The abject and the vulnerable: the twain shall meet: reflections on disability in the moral economy

Bill Hughes*

*Corresponding author for this work

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Abstract

The meaning of impairment is often Janus-faced. On the one hand, it is associated with defect, deformity, monstrosity and other tropes that carry the weight of ontological ruin, haunting narratives of physical, mental or sensory catastrophe that disturb the normate sense of being human. Impairment is invested with the debilitating social and moral consequences that symbolise disability. Disavowed and repudiated by the non-disabled community, disability represents the murky, shadow side of existence that separates normal embodiment from its benighted, abject ‘other’. Disgust – on the part of non-disabled, ‘clean and proper’ subjects – is the likely emotional response to the pollution and impropriety that disability represents. The emotional relation between the two parties may be mired in normate repulsion.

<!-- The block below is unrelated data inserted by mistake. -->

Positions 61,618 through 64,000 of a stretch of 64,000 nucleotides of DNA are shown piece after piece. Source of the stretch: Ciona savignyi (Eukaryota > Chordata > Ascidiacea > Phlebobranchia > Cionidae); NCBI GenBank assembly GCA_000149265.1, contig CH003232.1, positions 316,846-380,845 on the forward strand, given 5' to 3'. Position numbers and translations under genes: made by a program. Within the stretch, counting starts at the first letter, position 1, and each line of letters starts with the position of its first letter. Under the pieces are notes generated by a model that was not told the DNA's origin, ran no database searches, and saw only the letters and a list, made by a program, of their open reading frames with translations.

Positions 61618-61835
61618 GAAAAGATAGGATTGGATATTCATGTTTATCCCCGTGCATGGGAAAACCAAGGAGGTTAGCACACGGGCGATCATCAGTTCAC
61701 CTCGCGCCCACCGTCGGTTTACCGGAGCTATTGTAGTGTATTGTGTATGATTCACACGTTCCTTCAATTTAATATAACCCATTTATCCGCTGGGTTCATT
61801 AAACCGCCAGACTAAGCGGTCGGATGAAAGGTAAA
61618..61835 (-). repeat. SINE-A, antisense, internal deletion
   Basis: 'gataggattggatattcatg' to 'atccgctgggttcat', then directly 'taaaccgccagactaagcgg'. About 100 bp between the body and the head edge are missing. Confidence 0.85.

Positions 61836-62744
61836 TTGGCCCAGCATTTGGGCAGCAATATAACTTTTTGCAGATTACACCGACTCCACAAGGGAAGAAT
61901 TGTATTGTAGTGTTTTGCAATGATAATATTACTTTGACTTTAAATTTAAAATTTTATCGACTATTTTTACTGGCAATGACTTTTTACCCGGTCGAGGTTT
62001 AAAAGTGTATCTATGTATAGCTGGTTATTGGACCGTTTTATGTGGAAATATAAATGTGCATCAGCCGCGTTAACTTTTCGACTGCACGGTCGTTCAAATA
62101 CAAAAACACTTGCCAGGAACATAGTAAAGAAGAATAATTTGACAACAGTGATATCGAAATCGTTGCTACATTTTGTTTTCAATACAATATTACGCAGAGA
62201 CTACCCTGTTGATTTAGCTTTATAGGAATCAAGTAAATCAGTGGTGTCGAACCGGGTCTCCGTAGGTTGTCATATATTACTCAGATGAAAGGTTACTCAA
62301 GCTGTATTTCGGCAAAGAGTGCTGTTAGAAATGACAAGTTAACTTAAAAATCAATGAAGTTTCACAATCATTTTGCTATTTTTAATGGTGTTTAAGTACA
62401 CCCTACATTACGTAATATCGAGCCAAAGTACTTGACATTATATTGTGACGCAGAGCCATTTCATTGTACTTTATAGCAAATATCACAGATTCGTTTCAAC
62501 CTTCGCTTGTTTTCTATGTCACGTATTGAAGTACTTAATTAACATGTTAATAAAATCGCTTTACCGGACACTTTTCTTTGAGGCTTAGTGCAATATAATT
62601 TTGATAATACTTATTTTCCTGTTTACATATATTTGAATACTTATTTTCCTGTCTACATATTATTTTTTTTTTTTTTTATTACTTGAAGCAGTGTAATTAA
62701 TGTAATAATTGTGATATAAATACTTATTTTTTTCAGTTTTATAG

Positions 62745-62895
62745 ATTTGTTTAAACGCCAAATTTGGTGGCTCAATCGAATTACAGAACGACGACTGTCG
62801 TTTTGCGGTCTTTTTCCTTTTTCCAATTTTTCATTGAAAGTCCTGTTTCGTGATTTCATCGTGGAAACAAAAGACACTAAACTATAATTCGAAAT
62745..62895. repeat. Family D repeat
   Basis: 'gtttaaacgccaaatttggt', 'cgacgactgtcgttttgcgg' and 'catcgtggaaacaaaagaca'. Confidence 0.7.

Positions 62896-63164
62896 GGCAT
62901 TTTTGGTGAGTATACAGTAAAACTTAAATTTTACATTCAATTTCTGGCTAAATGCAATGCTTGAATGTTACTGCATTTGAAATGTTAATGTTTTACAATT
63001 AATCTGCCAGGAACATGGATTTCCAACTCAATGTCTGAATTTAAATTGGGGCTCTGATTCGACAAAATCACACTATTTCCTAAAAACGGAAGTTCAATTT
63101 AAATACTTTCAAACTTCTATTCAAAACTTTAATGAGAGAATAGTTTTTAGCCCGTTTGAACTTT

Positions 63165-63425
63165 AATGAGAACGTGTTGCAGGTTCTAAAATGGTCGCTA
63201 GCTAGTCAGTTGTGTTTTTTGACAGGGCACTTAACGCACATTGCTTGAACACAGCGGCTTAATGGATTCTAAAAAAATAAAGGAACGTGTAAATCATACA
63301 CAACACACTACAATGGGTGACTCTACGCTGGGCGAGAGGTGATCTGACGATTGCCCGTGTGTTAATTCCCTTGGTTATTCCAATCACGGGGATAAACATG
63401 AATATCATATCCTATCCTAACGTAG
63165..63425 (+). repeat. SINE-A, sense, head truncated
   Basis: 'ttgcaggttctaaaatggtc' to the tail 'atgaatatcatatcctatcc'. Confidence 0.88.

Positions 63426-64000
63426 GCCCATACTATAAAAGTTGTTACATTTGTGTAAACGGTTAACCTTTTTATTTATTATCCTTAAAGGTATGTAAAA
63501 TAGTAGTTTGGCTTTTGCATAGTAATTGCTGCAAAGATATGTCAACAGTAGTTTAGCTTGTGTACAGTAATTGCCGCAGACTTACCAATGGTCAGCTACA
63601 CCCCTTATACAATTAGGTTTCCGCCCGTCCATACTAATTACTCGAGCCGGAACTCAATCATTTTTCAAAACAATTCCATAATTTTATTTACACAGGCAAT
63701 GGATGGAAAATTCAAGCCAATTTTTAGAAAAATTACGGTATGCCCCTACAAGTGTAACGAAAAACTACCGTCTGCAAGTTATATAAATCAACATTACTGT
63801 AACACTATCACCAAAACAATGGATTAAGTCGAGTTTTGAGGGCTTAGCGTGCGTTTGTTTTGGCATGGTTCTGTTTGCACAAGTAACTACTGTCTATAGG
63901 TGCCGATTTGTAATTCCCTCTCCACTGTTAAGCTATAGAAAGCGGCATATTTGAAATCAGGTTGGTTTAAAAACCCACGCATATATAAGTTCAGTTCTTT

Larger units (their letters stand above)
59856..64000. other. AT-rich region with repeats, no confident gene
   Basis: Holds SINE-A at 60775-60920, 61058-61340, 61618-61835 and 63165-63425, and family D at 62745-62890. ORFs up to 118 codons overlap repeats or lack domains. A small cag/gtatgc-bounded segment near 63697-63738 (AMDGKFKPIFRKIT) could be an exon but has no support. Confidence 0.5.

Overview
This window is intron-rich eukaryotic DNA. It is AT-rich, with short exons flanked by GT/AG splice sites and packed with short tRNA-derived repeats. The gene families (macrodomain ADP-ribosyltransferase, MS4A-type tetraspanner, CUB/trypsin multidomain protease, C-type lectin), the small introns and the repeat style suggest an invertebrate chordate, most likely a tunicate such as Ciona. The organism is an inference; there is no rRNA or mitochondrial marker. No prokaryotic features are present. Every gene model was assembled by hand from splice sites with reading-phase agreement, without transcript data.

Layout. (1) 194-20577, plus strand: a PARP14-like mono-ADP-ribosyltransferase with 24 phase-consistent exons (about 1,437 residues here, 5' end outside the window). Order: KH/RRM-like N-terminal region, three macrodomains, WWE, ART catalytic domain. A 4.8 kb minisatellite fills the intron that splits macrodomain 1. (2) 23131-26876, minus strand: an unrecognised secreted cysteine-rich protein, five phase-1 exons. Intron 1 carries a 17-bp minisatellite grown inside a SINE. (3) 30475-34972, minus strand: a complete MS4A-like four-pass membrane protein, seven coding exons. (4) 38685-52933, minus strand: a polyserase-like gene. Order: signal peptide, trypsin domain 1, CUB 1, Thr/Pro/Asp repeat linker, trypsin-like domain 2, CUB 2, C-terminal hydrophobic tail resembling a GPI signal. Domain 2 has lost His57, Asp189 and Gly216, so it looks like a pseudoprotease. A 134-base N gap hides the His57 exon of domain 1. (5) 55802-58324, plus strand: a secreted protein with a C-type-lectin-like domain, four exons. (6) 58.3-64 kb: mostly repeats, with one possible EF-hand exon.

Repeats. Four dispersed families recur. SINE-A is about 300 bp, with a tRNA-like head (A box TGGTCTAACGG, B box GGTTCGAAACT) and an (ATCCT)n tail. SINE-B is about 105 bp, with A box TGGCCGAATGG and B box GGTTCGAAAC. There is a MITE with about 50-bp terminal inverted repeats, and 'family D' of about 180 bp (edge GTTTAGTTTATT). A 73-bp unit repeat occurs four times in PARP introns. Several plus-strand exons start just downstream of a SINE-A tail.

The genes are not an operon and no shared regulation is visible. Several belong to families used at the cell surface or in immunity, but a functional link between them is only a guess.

Original languageEnglish
Pages (from-to)829-846
Number of pages18
JournalSociological Review
Volume67
Issue number4
Early online date12 Jul 2019
DOIs
Publication statusPublished - Jul 2019

Keywords

  • abject
  • disability
  • impairment
  • moral economy
  • vulnerable

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